Liquid nitrogen is used to visualize the aerosol particles emitted while speaking, coughing, breathing, and sneezing. The ability of various masks to block these droplets was also tested.
middle school science
Metacognition is a learner-focused evaluation of knowledge growth and an essential process for complete and lasting knowledge. Although virtual learning environments pose challenges for facilitating metacognitive activities, student-made videos are effective for increasing metacognition in online chemistry instruction.
Formative assessment is an important component of teaching as it enables teachers to enhance student learning. The written work that students produce on formative assessment tasks can be used to uncover student thinking and inform the decisions teachers make on how to support individual student learning.
Desmos offers an activity building feature that allows teachers to create and customize activities. The resource is applicable to a variety of science and chemistry topics and useful in whatever learning environment teachers find themselves in next school year.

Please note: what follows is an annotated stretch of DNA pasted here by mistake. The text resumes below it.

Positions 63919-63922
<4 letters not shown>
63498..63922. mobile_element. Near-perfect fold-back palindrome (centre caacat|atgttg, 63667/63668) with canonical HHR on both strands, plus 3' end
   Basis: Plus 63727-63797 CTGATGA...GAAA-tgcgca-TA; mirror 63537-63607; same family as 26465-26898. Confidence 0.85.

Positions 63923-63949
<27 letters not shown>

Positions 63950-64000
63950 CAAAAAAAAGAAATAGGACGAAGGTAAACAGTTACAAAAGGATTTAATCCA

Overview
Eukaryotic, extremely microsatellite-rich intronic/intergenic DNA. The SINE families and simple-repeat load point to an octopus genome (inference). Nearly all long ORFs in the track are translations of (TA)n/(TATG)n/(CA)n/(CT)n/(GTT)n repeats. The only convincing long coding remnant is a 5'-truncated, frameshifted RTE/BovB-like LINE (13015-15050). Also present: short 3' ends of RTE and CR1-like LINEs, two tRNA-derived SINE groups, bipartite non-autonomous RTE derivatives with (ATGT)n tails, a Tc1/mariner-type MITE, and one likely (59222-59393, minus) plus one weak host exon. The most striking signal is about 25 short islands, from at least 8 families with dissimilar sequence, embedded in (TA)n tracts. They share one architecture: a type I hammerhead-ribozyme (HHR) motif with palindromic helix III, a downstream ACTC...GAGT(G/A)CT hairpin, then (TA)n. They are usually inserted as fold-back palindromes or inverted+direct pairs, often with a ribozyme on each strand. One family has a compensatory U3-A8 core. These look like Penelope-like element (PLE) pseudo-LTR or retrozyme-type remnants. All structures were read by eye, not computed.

The Ruben's Tube (also known as a Flame Tube) is a classic experiment used in physics classes. There's also a bit of chemistry to be learned while experimenting with a Ruben's Tube...
After making the switch from in-person to virtual chemistry learning in the wake of school closures due to COVID-19, teachers have continued to make adjustments. The author has found a few new strategies and made changes to his course in response to the needs of his students and the nature of online learning.
Are you looking for a new podcast to enjoy on your way to or from work? NGS Navigators is a podcast that offers quality professional development to support teachers with NGSS content and strategies.
The Exploding Pringles can design challenge is an open-ended formative assessment developed by the ACCT team, which tasks students with designing an explosion that produces the maximum boom within a Pringles container with a fixed volume.
The solution to Chemical Mystery #17 is presented. Were you able to use your chemical knowledge to explain the results?
Here you can read a description of the Structure-Property Relationships thread of the Chemical Thinking framework.